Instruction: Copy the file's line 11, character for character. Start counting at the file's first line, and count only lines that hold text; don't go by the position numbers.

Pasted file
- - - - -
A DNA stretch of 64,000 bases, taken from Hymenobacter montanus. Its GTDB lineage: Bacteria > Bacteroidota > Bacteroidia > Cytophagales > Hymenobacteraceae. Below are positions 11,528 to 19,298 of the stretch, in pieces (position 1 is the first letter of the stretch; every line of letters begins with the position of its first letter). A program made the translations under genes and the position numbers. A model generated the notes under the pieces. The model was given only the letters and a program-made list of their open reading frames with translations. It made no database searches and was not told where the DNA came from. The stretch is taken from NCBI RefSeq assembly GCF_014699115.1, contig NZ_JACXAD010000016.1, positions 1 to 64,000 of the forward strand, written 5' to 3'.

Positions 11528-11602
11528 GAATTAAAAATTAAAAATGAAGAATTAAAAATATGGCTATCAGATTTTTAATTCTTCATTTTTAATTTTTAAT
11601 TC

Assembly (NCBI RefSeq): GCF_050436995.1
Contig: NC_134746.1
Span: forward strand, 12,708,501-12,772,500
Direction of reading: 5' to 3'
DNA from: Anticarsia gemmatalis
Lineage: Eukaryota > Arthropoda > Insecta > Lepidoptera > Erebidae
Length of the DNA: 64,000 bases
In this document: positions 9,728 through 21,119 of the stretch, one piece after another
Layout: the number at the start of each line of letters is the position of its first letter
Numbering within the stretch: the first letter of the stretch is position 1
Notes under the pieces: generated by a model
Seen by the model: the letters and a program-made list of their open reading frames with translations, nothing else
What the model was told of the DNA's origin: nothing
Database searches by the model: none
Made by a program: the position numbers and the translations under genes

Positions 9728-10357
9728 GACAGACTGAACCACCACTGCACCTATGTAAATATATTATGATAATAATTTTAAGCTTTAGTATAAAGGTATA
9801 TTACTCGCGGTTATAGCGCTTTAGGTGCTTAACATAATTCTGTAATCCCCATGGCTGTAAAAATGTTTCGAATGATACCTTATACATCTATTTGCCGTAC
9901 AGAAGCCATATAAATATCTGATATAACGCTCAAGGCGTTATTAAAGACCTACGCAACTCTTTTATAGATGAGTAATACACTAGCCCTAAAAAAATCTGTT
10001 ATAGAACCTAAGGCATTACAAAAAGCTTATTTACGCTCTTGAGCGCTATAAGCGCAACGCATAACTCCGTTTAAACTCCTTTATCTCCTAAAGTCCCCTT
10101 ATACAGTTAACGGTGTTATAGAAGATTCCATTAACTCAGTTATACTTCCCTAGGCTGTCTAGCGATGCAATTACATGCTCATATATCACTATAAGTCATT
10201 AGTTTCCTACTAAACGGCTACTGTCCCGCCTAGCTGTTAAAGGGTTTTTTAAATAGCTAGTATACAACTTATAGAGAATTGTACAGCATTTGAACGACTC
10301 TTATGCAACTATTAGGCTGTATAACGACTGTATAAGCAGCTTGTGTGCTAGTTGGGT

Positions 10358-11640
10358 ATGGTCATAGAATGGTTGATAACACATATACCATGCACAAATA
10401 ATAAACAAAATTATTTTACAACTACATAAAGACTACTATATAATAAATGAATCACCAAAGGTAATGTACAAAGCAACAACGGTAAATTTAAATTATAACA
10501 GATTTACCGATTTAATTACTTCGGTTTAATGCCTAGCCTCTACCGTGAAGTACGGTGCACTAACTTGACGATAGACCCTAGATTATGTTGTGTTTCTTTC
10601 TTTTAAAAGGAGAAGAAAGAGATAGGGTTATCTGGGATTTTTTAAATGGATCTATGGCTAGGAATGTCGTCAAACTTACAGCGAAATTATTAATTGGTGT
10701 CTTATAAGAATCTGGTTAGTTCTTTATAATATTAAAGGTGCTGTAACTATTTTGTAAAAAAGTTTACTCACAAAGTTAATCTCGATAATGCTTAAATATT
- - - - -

Length of the DNA: 64,000 bases